I know a real cyclocross bike would be ideal. I need to prove to myself (and more importantly my wife) that I'm going to stick with it, and then I'll definitely be getting one.
duketg is offline  
Old 06-09-15, 09:48 AM
  #7  
gamby
Senior Member
 
Join Date: Jul 2005
Posts: 367
Mentioned: 0 Post(s)
Tagged: 0 Thread(s)
Quoted: 2 Post(s)
Likes: 0
Liked 1 Time in 1 Post
I ended up taking this



and turned it into this





Heavy, but a fun ride.

Go screw around in the dirt and get your bike handling skills up to snuff.
gamby is offline  
Old 06-10-15, 07:32 AM
  #8  
radripperaj
Senior Member
 
Join Date: May 2015
Posts: 84
Mentioned: 0 Post(s)
Tagged: 0 Thread(s)
Quoted: 19 Post(s)
Likes: 0
Liked 0 Times in 0 Posts
Originally Posted by duketg View Post
Oh man, that is exactly what I wanted to hear! I was starting to get a little concerned!

I know a real cyclocross bike would be ideal. I need to prove to myself (and more importantly my wife) that I'm going to stick with it, and then I'll definitely be getting one.
I am new to racing. I have done a few road races and a few cyclocross races. I can say my experience has been that cross was a lot safer and more beginner friendly than road. the lower speeds, dirt/grass surface, and less of a need to draft make for a fairly safe race. I also feel that if you dont have all the time to train and build up your legs that cross is better as well. you can make up for slightly weaker legs with better technique at cornering and dismounting/remounting, especially at the beginner level. the mtb should be fine for you. some cross tracks have more roots, rocks, and sand than others. I have found on those types of tracks mtb can actually do better than a real cross bike.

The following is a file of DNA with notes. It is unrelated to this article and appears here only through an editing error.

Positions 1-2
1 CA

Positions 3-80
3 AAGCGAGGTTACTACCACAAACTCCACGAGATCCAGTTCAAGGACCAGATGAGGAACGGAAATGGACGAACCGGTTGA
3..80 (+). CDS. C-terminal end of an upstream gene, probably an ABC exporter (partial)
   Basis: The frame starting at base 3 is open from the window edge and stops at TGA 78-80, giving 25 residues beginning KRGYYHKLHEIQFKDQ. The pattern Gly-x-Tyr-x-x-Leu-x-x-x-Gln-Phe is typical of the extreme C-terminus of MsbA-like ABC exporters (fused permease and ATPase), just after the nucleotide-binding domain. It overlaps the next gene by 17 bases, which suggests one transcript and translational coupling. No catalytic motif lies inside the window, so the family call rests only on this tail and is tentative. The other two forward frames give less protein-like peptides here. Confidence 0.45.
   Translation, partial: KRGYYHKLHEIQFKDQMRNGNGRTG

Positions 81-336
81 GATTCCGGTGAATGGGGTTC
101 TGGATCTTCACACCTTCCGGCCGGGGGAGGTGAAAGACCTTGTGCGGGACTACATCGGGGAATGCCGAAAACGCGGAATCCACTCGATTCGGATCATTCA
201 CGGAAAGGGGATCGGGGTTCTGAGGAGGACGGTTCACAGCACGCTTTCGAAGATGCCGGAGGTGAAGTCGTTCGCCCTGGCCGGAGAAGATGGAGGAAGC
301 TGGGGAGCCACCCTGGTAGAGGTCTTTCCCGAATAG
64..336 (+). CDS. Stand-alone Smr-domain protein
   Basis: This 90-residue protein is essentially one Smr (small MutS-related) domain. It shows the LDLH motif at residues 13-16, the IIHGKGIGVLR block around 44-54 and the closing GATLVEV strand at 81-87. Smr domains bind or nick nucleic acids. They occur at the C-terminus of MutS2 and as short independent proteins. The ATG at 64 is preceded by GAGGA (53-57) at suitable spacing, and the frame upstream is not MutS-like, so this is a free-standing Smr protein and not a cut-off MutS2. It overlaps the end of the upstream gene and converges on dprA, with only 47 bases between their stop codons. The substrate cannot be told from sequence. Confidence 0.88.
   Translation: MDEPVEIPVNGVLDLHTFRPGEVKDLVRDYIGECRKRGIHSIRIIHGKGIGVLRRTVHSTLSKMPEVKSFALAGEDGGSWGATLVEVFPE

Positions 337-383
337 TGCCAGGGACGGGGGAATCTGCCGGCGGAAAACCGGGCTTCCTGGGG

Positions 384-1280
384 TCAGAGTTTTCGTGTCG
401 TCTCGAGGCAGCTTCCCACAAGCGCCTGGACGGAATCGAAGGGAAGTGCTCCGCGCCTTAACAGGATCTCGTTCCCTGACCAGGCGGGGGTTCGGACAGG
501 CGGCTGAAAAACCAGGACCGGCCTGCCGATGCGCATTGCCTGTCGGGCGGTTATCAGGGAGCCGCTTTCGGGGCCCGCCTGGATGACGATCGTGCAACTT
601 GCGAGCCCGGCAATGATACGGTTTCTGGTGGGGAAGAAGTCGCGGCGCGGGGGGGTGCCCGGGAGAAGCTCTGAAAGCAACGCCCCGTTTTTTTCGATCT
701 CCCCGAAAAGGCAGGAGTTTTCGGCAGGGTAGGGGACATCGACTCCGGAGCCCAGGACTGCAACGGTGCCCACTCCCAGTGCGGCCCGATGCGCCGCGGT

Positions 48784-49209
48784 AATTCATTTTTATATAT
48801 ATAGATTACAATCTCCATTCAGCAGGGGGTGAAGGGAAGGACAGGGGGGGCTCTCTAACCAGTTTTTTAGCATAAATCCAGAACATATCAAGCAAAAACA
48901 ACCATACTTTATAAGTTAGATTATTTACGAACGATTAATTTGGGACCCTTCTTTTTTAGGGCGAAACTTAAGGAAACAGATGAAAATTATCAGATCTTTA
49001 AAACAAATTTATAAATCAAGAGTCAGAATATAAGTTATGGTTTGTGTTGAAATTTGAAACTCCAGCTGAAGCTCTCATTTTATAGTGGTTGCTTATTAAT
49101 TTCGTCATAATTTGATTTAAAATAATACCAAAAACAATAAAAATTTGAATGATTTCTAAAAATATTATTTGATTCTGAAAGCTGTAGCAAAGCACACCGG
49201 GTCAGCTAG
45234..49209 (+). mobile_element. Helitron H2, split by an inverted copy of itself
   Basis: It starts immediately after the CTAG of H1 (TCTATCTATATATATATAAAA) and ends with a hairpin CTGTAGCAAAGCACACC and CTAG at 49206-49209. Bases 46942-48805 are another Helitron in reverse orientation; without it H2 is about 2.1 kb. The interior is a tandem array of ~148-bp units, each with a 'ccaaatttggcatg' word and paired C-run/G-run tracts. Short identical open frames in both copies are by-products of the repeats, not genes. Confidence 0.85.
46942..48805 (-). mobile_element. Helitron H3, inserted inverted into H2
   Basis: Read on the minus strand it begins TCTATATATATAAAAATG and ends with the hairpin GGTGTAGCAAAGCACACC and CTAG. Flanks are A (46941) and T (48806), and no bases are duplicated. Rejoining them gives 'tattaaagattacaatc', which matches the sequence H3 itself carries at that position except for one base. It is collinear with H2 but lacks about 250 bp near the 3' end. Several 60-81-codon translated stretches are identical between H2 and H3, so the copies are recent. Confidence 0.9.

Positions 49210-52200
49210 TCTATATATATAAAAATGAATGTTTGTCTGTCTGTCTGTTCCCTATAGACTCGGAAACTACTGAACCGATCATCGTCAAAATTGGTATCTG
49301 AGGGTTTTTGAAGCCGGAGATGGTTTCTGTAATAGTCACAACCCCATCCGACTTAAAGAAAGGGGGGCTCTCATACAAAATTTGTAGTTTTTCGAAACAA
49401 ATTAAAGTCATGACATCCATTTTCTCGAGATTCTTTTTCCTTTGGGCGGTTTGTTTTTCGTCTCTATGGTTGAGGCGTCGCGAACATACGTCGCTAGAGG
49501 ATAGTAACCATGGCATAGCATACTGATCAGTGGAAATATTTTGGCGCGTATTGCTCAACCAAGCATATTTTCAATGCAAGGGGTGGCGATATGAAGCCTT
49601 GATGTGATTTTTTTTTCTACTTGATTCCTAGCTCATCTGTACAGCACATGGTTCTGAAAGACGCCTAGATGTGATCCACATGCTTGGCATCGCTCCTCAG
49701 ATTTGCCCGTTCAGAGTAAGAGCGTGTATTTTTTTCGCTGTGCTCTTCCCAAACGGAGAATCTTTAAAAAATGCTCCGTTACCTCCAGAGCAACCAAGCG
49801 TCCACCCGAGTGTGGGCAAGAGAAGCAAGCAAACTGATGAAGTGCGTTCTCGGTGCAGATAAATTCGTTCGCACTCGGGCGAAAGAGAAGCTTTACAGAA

radripperaj is offline  
Old 06-10-15, 01:54 PM
  #9  
Andy_K 
Senior Member
 
Andy_K's Avatar
 
Join Date: Jan 2008
Location: Beaverton, OR
Posts: 13,943

Bikes: Yes

Mentioned: 461 Post(s)
Tagged: 0 Thread(s)
Quoted: 2715 Post(s)
Liked 2,221 Times in 929 Posts
Originally Posted by duketg View Post
Oh man, that is exactly what I wanted to hear! I was starting to get a little concerned!

I know a real cyclocross bike would be ideal. I need to prove to myself (and more importantly my wife) that I'm going to stick with it, and then I'll definitely be getting one.
At my first cross race I had no idea what I was getting myself into. I had near zero fitness and my bike handling wasn't much better. Everyone else in the race lapped me and at one point a course marshal pushed me up a hill. I had so much fun that I couldn't wait to do it again. Seven years and 125 races later my fitness and bike handling are much better but I'm still really slow. It doesn't matter. There are always people at my skill level in the Master C race for me to compete against, and it still makes me smile all day long.

The choice of bikes probably doesn't matter much. I'd use whichever one is lighter. If you have off-road tires for the MTB but not for the hybrid, use the mountain bike. If you have suitable tires for both you could always leave one in the pit and switch mid-race to see which one you like more.
__________________
My Bikes
Andy_K is offline  
Related Topics
Thread
Thread Starter
Forum
Replies
Last Post
semi_pro
Training & Nutrition
16
03-17-18 01:41 PM
Radish_legs
"The 33"-Road Bike Racing
20
10-05-17 07:44 PM
Fogflip
Road Cycling
1
10-15-11 12:39 AM
Yotsko
Road Cycling
22
09-30-11 12:46 PM

Posting Rules
You may not post new threads
You may not post replies
You may not post attachments
You may not edit your posts

BB code is On
Smilies are On
[IMG] code is On
HTML code is Off


Thread Tools
Search this Thread

Contact Us - Archive - Advertising - Cookie Policy - Privacy Statement - Terms of Service - Do Not Sell My Personal Information -

Copyright 2021 MH Sub I, LLC dba Internet Brands. All rights reserved. Use of this site indicates your consent to the Terms of Use.